dthomas53 at gmail.com
Tue Mar 7 18:25:58 UTC 2006
Hello Huy Ton That,
The "/24" is the bitmask. As stated previously, it's basically a shorter
notation than having to write out the whole subnet mask (i.e. 255.255.255.0)
associated with the IP address. Unfortunately, attempting to explain the
whole concept of netmasks is just too time consuming for a mailing list and
you really have to have an understanding of the Base 2 (binary) numbering
system to fully grasp the logic behind it. However, I will mention since you
will often see networks networked at a classful boundary, whenever you see
"/8", "/16", "/24", or "/32", this represents the networks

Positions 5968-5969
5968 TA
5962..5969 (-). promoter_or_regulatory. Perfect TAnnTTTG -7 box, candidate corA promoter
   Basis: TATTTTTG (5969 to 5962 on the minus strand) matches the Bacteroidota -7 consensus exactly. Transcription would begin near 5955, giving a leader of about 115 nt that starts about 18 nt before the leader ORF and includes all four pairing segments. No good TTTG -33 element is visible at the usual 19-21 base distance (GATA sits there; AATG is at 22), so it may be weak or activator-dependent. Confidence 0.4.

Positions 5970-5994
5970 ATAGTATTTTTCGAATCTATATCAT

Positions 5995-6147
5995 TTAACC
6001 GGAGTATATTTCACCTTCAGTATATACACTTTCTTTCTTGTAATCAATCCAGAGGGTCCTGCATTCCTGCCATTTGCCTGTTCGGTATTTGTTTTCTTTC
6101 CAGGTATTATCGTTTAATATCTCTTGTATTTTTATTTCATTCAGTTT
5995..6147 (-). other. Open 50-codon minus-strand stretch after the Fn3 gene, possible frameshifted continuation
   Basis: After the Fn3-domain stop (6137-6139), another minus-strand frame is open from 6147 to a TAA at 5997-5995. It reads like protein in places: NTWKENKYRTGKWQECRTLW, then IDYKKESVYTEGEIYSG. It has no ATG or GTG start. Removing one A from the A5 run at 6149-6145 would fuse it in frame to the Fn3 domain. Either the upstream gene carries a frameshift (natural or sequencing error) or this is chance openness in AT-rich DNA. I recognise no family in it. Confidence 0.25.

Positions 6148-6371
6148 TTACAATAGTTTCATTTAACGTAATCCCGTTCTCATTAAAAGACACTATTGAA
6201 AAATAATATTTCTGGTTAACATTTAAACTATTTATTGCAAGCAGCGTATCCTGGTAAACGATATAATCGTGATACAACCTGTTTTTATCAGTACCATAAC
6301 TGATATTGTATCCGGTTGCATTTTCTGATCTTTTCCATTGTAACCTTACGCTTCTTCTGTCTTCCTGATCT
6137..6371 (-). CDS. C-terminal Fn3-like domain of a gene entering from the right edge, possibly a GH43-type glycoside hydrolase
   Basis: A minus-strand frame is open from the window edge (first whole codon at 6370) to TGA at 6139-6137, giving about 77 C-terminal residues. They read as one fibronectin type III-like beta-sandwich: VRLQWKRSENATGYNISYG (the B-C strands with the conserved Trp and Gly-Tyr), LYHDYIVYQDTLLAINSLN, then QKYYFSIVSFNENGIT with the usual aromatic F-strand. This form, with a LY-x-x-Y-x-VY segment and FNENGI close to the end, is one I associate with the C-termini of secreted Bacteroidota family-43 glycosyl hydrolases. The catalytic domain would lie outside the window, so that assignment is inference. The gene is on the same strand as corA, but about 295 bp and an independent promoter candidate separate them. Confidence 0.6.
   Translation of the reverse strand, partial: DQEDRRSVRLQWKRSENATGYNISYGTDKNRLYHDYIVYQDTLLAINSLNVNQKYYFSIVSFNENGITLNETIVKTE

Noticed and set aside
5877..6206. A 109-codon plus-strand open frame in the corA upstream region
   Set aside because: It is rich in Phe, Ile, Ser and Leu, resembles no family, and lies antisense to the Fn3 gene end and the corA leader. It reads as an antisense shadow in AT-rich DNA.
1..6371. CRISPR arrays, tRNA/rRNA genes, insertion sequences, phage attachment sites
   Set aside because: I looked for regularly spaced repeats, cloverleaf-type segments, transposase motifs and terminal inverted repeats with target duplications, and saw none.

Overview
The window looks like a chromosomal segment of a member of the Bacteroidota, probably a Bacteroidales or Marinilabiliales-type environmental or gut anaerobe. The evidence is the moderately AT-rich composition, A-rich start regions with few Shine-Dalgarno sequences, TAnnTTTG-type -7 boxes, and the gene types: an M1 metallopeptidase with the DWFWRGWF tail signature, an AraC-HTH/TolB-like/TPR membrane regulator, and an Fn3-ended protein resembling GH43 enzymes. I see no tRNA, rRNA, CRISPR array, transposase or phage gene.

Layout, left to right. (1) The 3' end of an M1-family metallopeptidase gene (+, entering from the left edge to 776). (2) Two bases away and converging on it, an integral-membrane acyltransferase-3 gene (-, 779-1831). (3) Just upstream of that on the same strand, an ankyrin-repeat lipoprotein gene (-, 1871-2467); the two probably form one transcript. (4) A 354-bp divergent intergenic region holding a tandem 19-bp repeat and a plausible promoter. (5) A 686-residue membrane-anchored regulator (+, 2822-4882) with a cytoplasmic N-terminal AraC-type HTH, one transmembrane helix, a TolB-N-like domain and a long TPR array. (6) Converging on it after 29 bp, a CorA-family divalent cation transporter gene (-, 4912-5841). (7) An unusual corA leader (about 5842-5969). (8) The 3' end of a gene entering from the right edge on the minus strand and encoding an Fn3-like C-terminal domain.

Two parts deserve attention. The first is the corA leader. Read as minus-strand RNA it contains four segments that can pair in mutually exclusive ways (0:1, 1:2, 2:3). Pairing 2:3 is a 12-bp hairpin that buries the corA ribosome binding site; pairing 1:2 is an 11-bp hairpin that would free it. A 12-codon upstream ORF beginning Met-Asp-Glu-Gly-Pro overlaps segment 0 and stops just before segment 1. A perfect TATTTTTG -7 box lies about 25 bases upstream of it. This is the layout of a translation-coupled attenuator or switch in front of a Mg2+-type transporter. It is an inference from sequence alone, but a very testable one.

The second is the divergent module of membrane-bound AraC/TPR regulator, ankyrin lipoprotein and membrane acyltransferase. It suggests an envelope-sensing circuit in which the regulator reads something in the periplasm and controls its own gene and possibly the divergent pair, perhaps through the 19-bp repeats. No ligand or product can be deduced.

192.[1-254].[1-254].[1-254], 192.168.[1-254].[1-254], 192.168.1.[1-254], and
* 192.x.x.x scheme is just for example and does not mean it has to be this
On 3/7/06, Petre Bandac <petre at kgb.ro> wrote:
> On Tue, 7 Mar 2006 10:29:18 -0500 Anno Domini, the honourable Huy Ton
> That wrote using one of his keyboards:
> > Reading the handbook and I've seen /24 appended to an IP address
> > often. I'm curious what this exactly means - I don't have strong
> > networking skills; does this define what ip it goes up to?
> > 192.168.0.1 through to 192.168.0.24?
> you may want to install /usr/ports/net-mgmt/cidr
> 192.168.0.0/24 is the whole class C, i.e. from 1 to 254 (0 being the
> network address and 255 being the broadcast address)
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> Petre Bandac
> Network Scientist
> petre at kgb.ro
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